Date Added: 11 Nov 2009
Comments: Click the picture to listen to this album at Vinylicious!
Summary: NOTES ABOUT JOLSON…
by Budd Fielding White
An amazing thing has happened in the entertainment business—specifically in films, radio and records, which constitute a large chunk of it—something that, by all the odds, all the predictions of the wiseacres, shouldn’t have happened at all! A star who was the toast of yesterday’s generation has swept today’s generation just as completely off its feet. Al Jolson has never been more popular than he is right now, never more widely acclaimed a truly great entertainer, fully thirty-five years after the brothers Shubert first installed him in New York’s Winter Garden Theatre and starred him there.
The snowball of Al’s tremendous new popularity began accumulating its present astounding proportions in August of 1946, when Decca did an album of “songs he made famous, featured in the Columbia Picture, ‘The Jolson Story’” (Decca Album No. A-469). The picture, released in October of that year, featured a comparatively unknown youngster by the name of Larry Parks who catapulted himself to stardom with his almost unbelievably accurate portrayal as Jolson. Parks’ grasp of the famous star’s vibrant personality, mannerisms, and even the way in which he spoke, were so nearly Jolson himself that many people thought Parks actually sang the songs in the picture. It was, of course, the inimitable Jolson voice that they heard, “dubbed in” to perfection.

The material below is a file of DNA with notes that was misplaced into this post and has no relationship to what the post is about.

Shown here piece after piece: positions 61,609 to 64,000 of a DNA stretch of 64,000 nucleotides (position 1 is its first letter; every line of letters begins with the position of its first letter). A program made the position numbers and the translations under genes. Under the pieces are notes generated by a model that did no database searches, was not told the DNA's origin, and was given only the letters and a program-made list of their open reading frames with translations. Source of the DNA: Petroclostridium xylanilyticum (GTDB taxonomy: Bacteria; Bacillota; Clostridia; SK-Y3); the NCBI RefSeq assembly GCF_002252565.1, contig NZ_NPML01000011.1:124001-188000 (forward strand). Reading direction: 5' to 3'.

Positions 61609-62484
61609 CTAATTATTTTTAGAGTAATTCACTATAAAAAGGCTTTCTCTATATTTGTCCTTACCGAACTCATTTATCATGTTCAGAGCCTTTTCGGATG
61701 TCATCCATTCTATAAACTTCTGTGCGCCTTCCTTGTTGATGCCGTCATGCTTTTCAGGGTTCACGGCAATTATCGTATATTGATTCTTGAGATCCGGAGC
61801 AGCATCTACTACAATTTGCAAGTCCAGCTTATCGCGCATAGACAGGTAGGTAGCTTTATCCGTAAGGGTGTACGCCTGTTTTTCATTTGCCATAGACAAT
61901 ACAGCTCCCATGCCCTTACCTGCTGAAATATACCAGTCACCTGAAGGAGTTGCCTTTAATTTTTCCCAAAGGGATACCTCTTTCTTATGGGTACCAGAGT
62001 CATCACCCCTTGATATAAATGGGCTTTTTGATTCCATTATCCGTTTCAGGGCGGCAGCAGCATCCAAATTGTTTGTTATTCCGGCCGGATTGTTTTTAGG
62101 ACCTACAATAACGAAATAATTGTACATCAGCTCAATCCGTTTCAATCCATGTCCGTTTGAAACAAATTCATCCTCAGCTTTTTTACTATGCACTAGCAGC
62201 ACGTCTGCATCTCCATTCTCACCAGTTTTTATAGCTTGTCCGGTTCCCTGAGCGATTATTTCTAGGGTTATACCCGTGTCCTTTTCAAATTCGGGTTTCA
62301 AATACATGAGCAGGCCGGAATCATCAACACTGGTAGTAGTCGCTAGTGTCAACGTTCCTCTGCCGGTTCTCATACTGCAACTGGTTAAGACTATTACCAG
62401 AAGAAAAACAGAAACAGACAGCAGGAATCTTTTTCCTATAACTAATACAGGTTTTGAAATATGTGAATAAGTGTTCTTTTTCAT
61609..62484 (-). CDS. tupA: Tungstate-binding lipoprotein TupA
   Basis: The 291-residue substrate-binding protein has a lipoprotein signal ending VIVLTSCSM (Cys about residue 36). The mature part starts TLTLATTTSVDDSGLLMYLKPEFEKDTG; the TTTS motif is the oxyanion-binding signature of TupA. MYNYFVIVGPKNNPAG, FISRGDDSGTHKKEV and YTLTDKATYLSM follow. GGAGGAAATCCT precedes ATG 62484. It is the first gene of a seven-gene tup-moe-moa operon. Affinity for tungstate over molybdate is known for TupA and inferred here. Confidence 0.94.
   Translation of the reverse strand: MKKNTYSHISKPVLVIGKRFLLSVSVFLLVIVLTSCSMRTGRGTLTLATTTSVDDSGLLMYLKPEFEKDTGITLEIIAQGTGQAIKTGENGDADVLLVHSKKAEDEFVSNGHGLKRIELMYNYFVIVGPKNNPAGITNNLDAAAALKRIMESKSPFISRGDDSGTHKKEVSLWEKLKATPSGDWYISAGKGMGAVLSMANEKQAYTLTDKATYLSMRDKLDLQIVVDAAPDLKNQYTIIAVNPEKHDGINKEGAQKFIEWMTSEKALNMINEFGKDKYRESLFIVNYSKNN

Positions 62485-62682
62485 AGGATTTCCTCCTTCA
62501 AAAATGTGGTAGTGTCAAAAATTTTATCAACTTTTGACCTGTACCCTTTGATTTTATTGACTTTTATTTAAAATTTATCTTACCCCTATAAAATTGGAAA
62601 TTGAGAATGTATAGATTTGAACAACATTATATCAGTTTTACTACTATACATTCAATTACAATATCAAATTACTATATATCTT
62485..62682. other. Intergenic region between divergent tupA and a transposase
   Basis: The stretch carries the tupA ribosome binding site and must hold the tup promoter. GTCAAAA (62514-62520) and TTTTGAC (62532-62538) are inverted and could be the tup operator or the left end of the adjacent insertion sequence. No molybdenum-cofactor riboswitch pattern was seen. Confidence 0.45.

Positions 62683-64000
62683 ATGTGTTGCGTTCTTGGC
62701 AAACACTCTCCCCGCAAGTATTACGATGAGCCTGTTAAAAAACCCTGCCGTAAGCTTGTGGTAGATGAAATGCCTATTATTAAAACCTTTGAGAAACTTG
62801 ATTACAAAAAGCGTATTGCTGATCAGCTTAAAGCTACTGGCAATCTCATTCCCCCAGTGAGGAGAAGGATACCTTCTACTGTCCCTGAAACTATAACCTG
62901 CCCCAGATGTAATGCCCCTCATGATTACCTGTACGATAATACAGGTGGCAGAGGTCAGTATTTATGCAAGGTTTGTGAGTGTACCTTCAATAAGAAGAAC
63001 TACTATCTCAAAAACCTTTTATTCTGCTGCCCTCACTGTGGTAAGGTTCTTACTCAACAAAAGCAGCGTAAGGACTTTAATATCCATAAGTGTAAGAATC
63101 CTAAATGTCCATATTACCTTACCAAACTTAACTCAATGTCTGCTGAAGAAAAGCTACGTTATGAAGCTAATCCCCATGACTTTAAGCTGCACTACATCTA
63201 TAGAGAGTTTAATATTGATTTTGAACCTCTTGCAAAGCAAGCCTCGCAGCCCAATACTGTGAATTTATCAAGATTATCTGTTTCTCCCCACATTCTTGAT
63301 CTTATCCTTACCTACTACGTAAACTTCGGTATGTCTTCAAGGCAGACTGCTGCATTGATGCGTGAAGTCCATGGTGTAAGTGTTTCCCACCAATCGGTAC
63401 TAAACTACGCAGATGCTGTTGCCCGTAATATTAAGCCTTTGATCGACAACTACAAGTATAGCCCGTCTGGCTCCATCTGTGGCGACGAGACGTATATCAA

And it was the Jolson voice that they kept on clamoring for. “The Jolson Story” was a great picture and a box-office smash, and immediately after it began to be shown throughout the country, record dealers were deluged with demands for Decca Album No. A-469, Al singing songs from the film. To date—within less than a year of its release—it has become one of Decca’s biggest selling albums of all time, one of the few to reach the million sales mark.
Partially due to the impact of the colorful movie-story of his life, and partially because of people’s reawakened awareness of the fact that seldom, if ever, has an entertainer packed his wallop for sheer magnetism and ability to “sell” a song, Jolson became again the man of the musical moment.
You could walk along Broadway and, from any of a score of record shops, hear Al Jolson’s rich baritone singing the surprise hit from “The Jolson Story,” Anniversary Song, on Decca Record No. 23714. As a single, the disc hit the million mark all by itself—and the song became the nation’s No. 1 hit for many months.
Al extended his triumphal return to the entertainment world to radio. Invited to appear as a guest on Bing Crosby’s show for Philco, Al proved so welcome to listeners that he was invited back on the program four times. He sang solos, sang duets with Bing Crosby and traded quips with him; once joined Bing and John Charles Thomas in an uproarious “minstrel show” broadcast starring the threesome; and once co-starred with Bing and Irving Berlin in a program devoted to the great composer’s songs.
Jolson and Crosby clicked together the way Crosby and Hope do as a team, on the air and on records—witness their duet on Decca Record No. 40038, wherein the Jolsonian and Crosbian voices blend to tell of Alexander’s Ragtime Band and The Spaniard That Blighted My Life.
And so a great star has come back into his own—to prove again that he is one of the greatest singing comedians of ‘em all.
This second Decca album of Jolsoniana offers still more of the selections from “The Jolson Story”—other than those included in album number A-469—in addition to several other songs that will always be identified with the name, Al Jolson.